Our study represents the first investigation of Bcl-2 influences on age-related changes in brain morphology in healthy participants over a wide age range. The regional GM volumes of the right cerebellum, bilateral lingual gyrus, right middle temporal gyrus, and right parahippocampal gyrus were inversely correlated with age. However, the downward slope of the age-related reduction in GM was steeper in the A-allele carriers than in G homozygotes. Our findings support the hypothesis that Bcl-2 polymorphism may influence aging processes in the brain, and that the G/G allelic variant confers partial protection against age-related decreases in brain volume.

Many neuropathological studies have shown that normal aging is characterized by a substantial and extensive loss of neurons in the cerebral cortex. Morphometric imaging studies have demonstrated that aging predominantly affects the GM, including cortical and deep GM structures and the cerebellum [1], [35]. We found an accelerated loss in regional GM volumes with aging, which is consistent with the findings of previous studies [3], [35].

Bcl-2 has been shown to regulate neuronal cell death during normal development, and has also been implicated in many models of acute and chronic neurodegeneration [36]. Bcl-2 expression in the brain is up-regulated in Parkinson disease [37] and Alzheimer disease, with Bcl-2 expression increasing with increased disease severity [38]. The over-expression of Bcl-2 inhibits neuronal cell death in vitro [39], [40] and in vivo [41], [42]. Tanabe et al. [43] showed that endogenous Bcl-2 regulates neuronal cell survival in the central nervous system, and that Bcl-2 deficiency reduces neuronal viability under various adverse cellular conditions. Considering the anti-apoptotic properties of Bcl-2 in neurodegeneration, our findings support those of Machado-Vieira et al. [20], in which the Bcl-2 G/G genotype was associated with increased Bcl-2 mRNA and protein expression. Previous studies have observed that higher Bcl-2 expression may protect against dysfunctional calcium homeostasis in bipolar disorder patients [44]. Because Bcl-2 expression in the brain changes with age and increased expression of Bcl-2 may prevent or delay neuronal death [25], [42], [45], our findings suggest a potential genetic effect of Bcl-2 rs956572 in brain aging.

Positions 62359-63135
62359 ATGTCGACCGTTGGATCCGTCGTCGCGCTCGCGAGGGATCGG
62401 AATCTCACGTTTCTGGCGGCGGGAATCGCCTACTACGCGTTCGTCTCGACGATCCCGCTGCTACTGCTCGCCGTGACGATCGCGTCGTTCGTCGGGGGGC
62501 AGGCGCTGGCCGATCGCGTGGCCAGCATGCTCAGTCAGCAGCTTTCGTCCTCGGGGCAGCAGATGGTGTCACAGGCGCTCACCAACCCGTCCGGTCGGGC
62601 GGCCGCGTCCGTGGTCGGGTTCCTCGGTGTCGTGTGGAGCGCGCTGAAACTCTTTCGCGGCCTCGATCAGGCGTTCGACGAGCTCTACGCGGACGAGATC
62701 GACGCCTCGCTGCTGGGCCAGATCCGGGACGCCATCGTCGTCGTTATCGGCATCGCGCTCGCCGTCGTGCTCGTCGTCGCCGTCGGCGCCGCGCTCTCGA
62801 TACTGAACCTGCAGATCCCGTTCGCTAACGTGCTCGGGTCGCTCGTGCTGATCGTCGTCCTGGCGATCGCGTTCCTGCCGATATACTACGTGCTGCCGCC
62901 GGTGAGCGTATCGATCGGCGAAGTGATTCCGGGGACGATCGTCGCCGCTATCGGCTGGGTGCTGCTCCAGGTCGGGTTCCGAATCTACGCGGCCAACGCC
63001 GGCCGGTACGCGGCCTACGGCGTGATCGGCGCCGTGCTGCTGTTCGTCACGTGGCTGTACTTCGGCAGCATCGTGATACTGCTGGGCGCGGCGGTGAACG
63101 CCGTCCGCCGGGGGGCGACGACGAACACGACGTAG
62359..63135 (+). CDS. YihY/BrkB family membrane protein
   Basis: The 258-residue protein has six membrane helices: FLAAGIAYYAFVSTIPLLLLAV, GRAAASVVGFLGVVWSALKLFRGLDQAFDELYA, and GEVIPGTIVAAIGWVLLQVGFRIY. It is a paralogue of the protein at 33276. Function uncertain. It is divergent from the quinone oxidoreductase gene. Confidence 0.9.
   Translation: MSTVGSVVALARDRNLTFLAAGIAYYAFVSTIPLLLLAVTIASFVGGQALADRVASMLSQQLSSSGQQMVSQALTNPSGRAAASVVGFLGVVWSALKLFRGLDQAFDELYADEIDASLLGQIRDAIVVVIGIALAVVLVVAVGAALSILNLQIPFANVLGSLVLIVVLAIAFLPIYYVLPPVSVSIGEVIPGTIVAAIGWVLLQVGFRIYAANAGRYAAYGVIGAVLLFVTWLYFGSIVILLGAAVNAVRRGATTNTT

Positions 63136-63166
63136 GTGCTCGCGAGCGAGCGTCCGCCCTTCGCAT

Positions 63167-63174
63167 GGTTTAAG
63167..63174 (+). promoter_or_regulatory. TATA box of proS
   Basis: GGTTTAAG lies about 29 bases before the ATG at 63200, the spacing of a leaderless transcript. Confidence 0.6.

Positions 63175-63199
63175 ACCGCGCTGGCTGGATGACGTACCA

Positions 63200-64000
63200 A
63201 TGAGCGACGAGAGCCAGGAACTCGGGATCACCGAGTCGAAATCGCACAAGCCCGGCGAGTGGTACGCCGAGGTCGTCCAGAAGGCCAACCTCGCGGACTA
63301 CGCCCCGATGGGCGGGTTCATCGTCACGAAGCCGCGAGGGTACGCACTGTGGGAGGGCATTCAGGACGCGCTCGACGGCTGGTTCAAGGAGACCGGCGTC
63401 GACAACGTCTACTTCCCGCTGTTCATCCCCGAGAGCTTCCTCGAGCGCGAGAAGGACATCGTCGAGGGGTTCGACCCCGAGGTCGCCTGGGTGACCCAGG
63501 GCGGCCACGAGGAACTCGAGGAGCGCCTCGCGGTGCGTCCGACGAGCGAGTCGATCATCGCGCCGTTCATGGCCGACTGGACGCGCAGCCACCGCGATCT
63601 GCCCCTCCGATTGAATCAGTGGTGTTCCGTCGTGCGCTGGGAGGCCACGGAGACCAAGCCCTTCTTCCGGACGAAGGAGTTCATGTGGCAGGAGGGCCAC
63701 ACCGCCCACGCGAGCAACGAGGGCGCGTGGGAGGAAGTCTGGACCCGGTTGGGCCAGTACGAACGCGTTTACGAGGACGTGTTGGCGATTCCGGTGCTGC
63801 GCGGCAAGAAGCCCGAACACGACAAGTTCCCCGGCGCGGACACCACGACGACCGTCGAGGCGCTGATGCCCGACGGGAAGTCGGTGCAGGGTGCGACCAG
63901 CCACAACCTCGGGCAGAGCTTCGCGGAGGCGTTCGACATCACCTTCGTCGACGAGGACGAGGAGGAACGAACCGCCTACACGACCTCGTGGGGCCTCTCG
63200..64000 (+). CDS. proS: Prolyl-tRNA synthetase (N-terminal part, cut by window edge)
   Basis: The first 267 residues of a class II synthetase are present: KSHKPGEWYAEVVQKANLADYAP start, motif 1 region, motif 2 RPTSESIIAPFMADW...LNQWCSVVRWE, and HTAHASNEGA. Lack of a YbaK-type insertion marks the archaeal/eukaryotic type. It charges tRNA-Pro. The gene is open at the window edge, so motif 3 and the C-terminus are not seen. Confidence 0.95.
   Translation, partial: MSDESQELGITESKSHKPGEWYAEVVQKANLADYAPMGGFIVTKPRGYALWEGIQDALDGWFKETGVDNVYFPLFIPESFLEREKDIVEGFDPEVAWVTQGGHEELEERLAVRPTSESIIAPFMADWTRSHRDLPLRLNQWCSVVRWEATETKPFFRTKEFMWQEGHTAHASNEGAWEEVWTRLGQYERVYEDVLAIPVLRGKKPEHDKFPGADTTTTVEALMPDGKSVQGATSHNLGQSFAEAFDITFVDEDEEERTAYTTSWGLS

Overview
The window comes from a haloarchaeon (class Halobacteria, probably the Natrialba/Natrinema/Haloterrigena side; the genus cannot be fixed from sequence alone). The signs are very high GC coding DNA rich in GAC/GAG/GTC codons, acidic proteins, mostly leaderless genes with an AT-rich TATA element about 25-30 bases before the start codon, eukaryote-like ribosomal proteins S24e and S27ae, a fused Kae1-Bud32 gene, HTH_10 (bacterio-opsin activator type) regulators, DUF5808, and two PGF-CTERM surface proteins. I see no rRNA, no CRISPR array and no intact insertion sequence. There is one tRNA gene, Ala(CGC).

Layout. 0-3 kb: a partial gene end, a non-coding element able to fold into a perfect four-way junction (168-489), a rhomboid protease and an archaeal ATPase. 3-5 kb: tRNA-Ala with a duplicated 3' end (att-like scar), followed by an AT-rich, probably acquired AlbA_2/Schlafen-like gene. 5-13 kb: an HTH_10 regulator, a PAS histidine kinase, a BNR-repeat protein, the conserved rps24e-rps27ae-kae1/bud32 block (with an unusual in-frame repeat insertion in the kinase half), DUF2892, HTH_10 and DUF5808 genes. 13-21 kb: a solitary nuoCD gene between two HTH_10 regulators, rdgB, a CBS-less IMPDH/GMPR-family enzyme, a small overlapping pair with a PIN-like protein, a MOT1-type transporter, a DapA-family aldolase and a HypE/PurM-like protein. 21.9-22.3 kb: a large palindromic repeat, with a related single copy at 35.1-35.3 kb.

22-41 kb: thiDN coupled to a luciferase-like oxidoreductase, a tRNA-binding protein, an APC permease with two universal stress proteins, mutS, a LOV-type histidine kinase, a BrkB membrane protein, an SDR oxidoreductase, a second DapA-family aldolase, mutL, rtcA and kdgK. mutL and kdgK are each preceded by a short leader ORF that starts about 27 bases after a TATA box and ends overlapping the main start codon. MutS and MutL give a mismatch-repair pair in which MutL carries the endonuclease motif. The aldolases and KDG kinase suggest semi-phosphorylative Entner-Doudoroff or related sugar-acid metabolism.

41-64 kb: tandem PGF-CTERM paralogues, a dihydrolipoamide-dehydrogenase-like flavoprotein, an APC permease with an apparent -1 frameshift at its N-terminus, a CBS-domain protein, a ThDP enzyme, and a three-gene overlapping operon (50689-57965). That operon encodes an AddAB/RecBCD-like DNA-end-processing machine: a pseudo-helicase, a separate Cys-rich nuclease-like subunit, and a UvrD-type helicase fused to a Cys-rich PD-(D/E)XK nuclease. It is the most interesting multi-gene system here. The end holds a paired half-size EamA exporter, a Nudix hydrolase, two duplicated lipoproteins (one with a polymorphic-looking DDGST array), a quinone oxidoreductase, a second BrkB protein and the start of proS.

In our study, the protective effect of the homozygous Bcl-2-G allele was limited to the right cerebellum, the bilateral lingual gyrus, the right middle temporal gyrus, and the right parahippocampal gyrus. Thus, these regions may be sensitive to Bcl-2 modulation during brain aging. We observed that the cerebellum was most significantly affected by the Bcl-2 genotype. The Bcl-2 protein is widely expressed during the development of the nervous system, but is principally retained in specific regions of the brain, including the cerebellum [45]. Hochman et al. [46] found that Bcl-2-knockout mice displayed increased susceptibility to cellular oxidative processes and a loss of neurons in the cerebellum, which suggest that neuronal viability in the cerebellum may be influenced by Bcl-2. Kaufmann et al. [25] found that level of Bcl-2 expression was higher in the central nervous system of older rats, especially in the cerebellum, and increased oxidative stress has been observed in the cerebellum of aged animals [47]. If the increased expression of Bcl-2 represents a response to age-related oxidative challenge and cerebellum is highly susceptible to this challenge [25], the higher level of Bcl-2 expression from the homozygous G allele may protect against the age-related loss of neurons in the cerebellum.